New Jersey’s Civil War Sesquicentennial Commemoration

The State of New Jersey sent nearly 77,000 men to fight for the Union in the Civil War, and over 5700 died.  At the Battle of Chancellorsville in May 1863, five of the top 20 Union regiments in terms of total casualties were from New Jersey.  At the Battle of Gettysburg, the 11th New Jersey Infantry of the Third Corps suffered 153 casualties on July 2nd, 1863,the second day of the three day battle.  The 12th New Jersey Infantry of the Second Corps  helped repel the assault of General George E. Pickett’s command, the decisive action of the battle, on July 3rd.

The 15th New Jersey Infantry suffered the most deaths of all the New Jersey regiments, with 240 men killed or died of wounds.  The 15th New Jersey entered Federal service in August of 1862, and served in the Sixth Corps until the close of the war.  The year 1864 was particularly costly as the regiment had 186 battle deaths.  These included 116 in the fighting at Spotsylvania, Virginia on May 8th to 12th, and another 27 at the Battle of Cedar Creek in the Shenandoah Valley in October.

Most of the New Jersey regiments fought in the states of Virginia, Maryland, and Pennsylvania, but there were some notable exceptions. The 2nd New Jersey Cavalry fought at The Battle of Brice’s Crossroads in Mississippi against General Nathan Bedford Forest’s Confederate cavalry.  The 2nd Cavalry and 34th New Jersey Infantry fought in the Mobile Alabama Campaign in March and April 1865.  The 33rd and 35th Infantry Regiments participated in Major General William T. Sherman’s Atlanta Campaign , the March to the Sea, and the Carolinas Campaign.  The 13th New Jersey Infantry was just about everywhere.  The regiment saw action at Antietam, Chancellorsville, and Gettysburg.  It also participated in Sherman’s campaigns in Georgia and the Carolinas.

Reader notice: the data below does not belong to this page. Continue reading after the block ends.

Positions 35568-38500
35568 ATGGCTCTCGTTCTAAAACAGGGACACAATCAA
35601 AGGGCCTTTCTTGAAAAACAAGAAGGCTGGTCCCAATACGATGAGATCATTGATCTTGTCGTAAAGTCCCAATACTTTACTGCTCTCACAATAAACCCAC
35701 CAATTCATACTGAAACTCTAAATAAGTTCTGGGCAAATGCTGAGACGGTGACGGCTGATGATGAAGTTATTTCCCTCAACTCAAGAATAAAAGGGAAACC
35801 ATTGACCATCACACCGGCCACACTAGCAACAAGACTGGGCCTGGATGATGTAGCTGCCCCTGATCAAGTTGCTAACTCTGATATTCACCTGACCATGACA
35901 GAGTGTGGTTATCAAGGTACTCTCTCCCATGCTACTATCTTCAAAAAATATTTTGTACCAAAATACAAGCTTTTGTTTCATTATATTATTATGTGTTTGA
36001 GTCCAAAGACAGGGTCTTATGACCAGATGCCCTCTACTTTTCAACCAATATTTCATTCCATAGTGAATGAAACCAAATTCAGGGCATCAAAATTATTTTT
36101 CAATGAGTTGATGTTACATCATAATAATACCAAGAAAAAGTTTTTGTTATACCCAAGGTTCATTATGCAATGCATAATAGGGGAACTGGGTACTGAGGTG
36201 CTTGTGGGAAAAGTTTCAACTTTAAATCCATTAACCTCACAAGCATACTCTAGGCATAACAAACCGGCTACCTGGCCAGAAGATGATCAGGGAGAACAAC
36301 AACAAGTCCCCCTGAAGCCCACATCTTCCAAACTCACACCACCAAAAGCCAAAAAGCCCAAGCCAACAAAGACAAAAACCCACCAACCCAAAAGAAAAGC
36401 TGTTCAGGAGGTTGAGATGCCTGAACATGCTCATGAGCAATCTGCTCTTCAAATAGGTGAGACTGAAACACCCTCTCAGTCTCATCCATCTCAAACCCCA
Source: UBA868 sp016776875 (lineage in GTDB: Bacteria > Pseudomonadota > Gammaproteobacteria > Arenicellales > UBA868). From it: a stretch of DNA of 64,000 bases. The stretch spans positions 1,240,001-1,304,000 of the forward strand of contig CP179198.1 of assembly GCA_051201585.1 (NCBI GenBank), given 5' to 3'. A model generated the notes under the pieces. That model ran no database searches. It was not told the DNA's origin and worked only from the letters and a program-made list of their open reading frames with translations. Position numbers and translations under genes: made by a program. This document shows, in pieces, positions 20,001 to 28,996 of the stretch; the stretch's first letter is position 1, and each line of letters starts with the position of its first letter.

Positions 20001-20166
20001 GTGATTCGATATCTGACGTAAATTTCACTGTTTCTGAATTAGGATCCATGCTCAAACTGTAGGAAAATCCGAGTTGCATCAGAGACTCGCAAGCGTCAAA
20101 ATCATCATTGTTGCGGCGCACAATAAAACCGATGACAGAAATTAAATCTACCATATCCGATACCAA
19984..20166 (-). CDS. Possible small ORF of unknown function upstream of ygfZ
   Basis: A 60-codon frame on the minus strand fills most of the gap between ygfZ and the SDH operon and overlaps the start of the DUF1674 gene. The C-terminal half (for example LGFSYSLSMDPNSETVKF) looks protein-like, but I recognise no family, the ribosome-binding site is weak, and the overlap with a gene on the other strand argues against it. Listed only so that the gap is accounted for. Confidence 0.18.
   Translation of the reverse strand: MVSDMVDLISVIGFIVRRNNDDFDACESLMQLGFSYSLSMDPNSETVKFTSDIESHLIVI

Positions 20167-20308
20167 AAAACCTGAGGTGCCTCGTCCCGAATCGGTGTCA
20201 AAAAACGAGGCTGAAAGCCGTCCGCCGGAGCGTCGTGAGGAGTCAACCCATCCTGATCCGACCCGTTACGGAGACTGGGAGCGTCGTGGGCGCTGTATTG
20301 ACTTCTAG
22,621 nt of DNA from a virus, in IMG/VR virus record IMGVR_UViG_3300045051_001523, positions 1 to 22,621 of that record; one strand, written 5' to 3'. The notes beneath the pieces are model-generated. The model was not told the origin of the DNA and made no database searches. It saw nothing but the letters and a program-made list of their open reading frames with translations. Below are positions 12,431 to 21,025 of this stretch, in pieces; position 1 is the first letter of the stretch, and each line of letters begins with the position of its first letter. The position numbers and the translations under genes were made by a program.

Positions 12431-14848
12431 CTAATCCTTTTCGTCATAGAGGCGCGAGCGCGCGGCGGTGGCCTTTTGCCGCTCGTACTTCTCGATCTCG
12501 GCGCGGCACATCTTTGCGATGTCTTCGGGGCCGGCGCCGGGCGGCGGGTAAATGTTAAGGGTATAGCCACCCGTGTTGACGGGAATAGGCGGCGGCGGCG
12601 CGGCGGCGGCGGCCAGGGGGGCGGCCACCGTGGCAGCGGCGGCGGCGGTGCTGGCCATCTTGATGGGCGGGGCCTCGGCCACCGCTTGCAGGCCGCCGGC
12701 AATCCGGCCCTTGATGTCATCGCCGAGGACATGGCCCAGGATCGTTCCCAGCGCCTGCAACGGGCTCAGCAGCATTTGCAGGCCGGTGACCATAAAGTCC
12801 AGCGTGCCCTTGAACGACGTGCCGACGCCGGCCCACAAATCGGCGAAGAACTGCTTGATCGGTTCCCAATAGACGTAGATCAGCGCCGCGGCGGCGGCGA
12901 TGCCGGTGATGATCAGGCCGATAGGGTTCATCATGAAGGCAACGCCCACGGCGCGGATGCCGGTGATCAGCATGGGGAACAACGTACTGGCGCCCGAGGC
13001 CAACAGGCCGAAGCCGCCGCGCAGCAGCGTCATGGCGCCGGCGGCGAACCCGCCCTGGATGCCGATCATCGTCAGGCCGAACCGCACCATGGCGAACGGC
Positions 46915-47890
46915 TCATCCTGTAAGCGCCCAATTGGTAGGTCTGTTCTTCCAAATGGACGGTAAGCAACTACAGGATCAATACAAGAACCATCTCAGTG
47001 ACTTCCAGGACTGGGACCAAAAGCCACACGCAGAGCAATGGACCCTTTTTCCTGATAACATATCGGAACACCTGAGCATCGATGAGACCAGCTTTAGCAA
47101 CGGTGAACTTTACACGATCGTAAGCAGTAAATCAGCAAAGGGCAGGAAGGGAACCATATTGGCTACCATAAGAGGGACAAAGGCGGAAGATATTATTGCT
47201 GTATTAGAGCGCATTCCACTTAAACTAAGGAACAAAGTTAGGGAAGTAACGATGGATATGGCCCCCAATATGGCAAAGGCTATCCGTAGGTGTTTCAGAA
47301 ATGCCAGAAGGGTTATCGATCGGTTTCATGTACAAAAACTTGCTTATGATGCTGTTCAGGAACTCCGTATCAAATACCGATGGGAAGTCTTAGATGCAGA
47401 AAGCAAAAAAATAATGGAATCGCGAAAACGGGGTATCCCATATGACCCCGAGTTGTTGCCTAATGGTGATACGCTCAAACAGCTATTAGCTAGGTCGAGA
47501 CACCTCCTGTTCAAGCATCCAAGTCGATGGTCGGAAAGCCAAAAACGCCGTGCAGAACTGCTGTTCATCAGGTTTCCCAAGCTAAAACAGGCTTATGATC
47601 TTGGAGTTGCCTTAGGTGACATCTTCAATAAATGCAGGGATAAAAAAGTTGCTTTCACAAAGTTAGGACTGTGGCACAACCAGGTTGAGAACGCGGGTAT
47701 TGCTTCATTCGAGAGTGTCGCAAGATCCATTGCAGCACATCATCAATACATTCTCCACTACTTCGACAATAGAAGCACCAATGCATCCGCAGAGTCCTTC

Information on New Jersey’s commemoration events can be found at the New Jersey Civil War 150th Anniversary Committee website and at the New Jersey Civil War Sesquicentennial  Facebook page.

Amazon affiliate links: We may earn a small commission from purchases made from links at no cost to our visitors. For more info, please read our affiliate disclosure.

You may also like...

Leave a Reply

Your email address will not be published. Required fields are marked *